3 - You received 12 years of free education paid for by others, there are trade schools and community colleges that offer job training and/or classes to help you start your own business. You don't have skills blame yourself, stop whining, and go get some training.
4 - a family of 4 making $50,000 a year pays no income tax, 10% of americans pay 70% of the income taxes, 47% of americans pay no income tax, so stop your whining about taxing the rich, they are already carring you. Do not punish success, go out and figure out how you can be successful.
5 - we live in a country where anyone can make a lot of money, so stop whining and figure out how you can be successful, oh and the downside, successful people usually become republicans except for lawyers.

Danny W.
Danny Wilson6 years ago

We don't need less government we need less corporate CEO. The real tax is the money we never got in pay raises for the last 30 years to keep up with inflation. That is a "corporate stealth tax" on Americans, but it's smarter than actually taxing people, just don't give them the money in the 1st place. Eventually there may be another 'Boston Tea Party' but it won't be about the government and taxes, it will be about the new 'lords in their castles' most of whom are now richer than any king ever dreamed of. Pretty sneaky really.

Britin Jackson
Past Member 6 years ago

Duncan- I object to you trampling on my opinion in a derogatory fashion, I have not attacked you nor your ideals, I just don't agree with them. I wasn't aware that I had to and that if I didn't you would bludgeon me with them...

On that note: I apologize if I was bludgeoning others with my opinions and will try to refrain in the future....

There are always three sides to every story and you are entitled to your side as I am to mine. Somewhere in the middle is usually the "truth"...

Duncan O'neil
Duncan O'neil6 years ago

"On a side note, the money I earn comes from a company that uses my skills to make a profit, so who's money is it really?"
-- The money YOU earn is YOURS. The money the company earns is theris!

"Did the "company" have the skills to create this profit?"
--Yes! Else there would be no company!

"No people did and do so why is it other "people's" money that I supposedly want to take away?!"
--In one respect the money you take away, in the form of your paycheck, is other people's money. It is money that the company has agreed to pay to you for your services. Said money coming into the COMPANY from the customers.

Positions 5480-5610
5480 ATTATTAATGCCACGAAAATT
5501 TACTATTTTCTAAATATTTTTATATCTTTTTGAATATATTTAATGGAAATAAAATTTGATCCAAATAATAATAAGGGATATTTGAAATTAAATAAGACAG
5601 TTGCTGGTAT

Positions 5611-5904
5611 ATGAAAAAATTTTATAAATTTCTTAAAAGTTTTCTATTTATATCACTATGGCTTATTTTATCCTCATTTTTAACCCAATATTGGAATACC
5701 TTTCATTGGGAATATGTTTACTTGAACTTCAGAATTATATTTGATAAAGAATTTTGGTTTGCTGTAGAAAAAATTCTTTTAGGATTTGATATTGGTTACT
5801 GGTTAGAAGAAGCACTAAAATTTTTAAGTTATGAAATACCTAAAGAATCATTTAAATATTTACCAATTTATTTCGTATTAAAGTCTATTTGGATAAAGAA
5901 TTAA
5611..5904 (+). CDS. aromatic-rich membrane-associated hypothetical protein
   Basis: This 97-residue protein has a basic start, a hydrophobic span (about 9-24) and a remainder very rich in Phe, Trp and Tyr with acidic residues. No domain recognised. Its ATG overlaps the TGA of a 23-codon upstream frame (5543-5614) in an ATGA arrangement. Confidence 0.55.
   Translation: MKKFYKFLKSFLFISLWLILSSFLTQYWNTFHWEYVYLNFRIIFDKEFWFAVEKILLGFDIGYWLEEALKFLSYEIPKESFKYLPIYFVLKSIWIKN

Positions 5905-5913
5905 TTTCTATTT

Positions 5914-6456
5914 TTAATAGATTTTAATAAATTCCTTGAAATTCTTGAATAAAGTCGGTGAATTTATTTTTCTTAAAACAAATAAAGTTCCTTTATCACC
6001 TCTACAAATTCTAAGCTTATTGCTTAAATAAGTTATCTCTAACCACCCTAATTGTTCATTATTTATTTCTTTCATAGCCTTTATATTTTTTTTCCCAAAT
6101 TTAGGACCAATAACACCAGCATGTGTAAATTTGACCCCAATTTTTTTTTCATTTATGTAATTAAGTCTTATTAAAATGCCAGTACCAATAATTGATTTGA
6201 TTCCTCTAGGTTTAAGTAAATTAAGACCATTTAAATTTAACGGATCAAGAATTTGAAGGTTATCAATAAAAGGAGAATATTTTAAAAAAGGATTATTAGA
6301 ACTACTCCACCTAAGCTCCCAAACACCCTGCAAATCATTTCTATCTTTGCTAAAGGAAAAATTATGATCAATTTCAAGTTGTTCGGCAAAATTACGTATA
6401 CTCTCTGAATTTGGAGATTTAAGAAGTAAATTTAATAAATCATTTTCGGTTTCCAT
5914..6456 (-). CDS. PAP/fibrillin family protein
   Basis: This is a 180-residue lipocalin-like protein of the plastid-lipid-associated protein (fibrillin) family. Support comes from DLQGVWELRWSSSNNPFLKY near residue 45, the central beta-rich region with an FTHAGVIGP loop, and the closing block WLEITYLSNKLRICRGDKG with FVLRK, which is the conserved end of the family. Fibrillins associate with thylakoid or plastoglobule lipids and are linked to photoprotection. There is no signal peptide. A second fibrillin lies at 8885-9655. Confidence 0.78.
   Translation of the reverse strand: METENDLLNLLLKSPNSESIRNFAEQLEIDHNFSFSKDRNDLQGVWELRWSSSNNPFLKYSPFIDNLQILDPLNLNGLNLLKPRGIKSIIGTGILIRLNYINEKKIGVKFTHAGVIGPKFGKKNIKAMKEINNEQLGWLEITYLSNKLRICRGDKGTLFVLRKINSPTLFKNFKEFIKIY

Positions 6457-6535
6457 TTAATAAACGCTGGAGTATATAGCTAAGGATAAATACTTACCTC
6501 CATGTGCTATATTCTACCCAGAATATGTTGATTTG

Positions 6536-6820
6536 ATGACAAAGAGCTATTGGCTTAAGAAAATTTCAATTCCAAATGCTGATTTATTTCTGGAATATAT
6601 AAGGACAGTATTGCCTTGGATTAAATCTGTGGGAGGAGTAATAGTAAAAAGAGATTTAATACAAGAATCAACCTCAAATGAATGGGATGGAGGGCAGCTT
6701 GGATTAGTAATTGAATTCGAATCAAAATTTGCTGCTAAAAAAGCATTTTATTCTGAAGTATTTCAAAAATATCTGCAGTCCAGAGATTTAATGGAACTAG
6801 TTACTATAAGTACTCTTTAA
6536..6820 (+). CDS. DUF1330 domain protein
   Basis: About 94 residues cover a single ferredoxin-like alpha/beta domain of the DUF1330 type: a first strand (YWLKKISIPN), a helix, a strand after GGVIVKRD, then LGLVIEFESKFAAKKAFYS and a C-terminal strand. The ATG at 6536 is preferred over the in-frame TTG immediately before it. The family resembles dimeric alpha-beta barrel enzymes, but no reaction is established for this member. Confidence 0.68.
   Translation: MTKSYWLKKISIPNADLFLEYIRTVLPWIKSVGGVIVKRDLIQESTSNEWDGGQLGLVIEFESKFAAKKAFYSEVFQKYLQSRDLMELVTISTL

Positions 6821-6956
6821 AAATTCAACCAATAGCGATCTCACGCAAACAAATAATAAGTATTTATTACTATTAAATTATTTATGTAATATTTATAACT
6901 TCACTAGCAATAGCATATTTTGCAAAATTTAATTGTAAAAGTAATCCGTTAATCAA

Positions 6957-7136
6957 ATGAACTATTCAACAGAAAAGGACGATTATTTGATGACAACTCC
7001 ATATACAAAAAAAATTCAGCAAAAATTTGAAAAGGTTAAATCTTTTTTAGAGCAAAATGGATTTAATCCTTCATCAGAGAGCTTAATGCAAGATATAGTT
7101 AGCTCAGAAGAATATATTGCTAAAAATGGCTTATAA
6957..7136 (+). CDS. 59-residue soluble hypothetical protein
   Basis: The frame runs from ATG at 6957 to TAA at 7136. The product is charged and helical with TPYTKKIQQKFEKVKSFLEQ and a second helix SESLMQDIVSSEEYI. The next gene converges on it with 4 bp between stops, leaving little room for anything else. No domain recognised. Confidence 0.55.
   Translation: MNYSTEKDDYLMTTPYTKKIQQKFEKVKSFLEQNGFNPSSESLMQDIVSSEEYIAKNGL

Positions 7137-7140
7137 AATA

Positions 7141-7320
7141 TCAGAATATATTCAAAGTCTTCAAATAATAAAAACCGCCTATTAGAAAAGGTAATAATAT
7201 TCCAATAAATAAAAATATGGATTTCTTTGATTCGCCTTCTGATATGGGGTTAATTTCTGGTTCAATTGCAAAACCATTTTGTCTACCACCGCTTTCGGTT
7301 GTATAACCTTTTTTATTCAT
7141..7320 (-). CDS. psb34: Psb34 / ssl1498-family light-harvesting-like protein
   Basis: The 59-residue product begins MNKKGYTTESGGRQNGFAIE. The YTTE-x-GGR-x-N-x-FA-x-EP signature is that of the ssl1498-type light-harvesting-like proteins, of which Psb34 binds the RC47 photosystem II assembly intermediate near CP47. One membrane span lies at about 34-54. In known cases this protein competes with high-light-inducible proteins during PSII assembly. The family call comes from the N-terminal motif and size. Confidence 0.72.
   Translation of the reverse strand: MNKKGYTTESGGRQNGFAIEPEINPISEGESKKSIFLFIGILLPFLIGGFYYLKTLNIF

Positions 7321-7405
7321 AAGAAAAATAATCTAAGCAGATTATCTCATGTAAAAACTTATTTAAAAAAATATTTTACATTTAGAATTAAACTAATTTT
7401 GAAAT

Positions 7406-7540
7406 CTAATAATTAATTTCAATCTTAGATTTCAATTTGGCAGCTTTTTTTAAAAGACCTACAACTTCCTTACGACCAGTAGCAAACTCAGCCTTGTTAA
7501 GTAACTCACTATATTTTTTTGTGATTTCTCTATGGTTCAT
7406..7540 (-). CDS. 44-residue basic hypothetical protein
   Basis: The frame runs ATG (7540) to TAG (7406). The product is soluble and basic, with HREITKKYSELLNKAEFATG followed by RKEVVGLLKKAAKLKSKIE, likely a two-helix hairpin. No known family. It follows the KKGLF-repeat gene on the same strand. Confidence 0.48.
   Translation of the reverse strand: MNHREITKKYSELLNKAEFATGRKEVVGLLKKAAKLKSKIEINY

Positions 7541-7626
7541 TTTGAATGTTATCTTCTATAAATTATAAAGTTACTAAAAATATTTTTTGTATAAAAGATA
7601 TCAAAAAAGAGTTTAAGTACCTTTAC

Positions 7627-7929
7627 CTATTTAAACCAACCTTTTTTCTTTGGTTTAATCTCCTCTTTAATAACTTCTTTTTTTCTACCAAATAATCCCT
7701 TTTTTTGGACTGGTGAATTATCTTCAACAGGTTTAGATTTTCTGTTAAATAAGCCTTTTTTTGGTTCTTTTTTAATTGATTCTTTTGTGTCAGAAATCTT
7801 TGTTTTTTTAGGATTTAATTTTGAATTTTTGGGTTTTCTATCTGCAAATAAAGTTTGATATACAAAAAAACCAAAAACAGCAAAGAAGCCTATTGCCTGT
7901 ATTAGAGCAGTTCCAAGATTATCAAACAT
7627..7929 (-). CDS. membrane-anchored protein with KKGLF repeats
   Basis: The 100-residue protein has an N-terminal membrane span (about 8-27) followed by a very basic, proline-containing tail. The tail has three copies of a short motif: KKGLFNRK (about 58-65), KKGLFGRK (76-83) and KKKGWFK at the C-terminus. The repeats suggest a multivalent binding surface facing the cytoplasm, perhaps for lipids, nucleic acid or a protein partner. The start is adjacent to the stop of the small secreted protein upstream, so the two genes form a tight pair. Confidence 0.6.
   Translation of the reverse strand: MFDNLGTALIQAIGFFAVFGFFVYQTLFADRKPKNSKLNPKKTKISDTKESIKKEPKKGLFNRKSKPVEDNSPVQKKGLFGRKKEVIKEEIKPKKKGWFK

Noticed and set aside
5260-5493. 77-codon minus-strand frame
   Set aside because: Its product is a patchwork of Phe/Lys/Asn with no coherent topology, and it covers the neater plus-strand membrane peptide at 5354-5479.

"Again companies aren't individuals,"
--No one has ever said companies are individuals. Corporations are a unique animal. Legally in a company you can not sue the company, you must sue the owner. That is not the case with a corporation, the corporation itself may be sued with any cost related to the suit coming from the corporation's assets rather than the owner's.

"(T)hey are made up from many and only the top get a living wage anymore"
--I hear this adnauseum! Are then going to be the first person to actually explain, in concrete terms just what you see as a "living wage"? You seem to imply that a living wage can only be what the owner of the company makes!

Duncan O'neil
Duncan O'neil6 years ago

"(Prove that they actually pay even that percentage on their TOTAL wealth and I might change my mind...)"

The IRS has already done that for you! Where do you think theses figures come from? People on the left like to pretend that the IRS data does not include everything. Have you EVER filled out your own taxes?? The AGI is what is left afteer all the additions & subtractions have occured. That is the figure that everyone pays their taxes on. for the very wealthy it includes all the things the left sees as wrong, like dividends & interest, investment earnings ( I guess that means your landlord is an eville "rich" person).

If you's like a real picture of the situation I suggest you review, "Taxpayers with the Top 400 Adjusted Gross Income". I have found nothing more explicit in what comprises a set of returns, and represents the top 1.3% of returns.

Money "spent" does not change anything. It is money invested that makes thigs grow. The owner of the local Mom & Pop food store "invest" their money in a property & inventory. When that inventory moves out the front door Mom & Pop "make: money on their investment. Unless you want to call that "investment" "spending", but then you would have to say Mom & Pop are "stealing" from those taking the goods out the front door - since Mom & Pop charged more than they "spent"!

Duncan O'neil
Duncan O'neil6 years ago

The rich share of income is 20%. The rich share of taxes is 40%.

Therefore they are paying twice their "fair share"! (source: IRS Data Book)

Now it is your turn to show me how this so-called "billions of dollars from hard working American's" was "stolen"?

"Some, not all of the rich ARE NOT paying what they should." Who is to determine what it is they "should" be paying. In a manner of speaking the Government has done that with publishing the rules of the tax system. But you seem to think that those rules are insufficient. Yet the current rules are making the "rich" pay a shar of taxes that is twice their share of their income. As to the basic intent of the comment is is exactly backwards. And the exact same thing happens at every level of income!

The "jobs" situation is related strictly to the actions being, or planned, taken by the Government. Those plans directly effect the functions of every business in the land. Would you really risk your money, your livelihood, when you are unable to gage what the business climate is going to be, or what the costs are to be levied on your business by the Government?

I wouldn't, the risk is too great!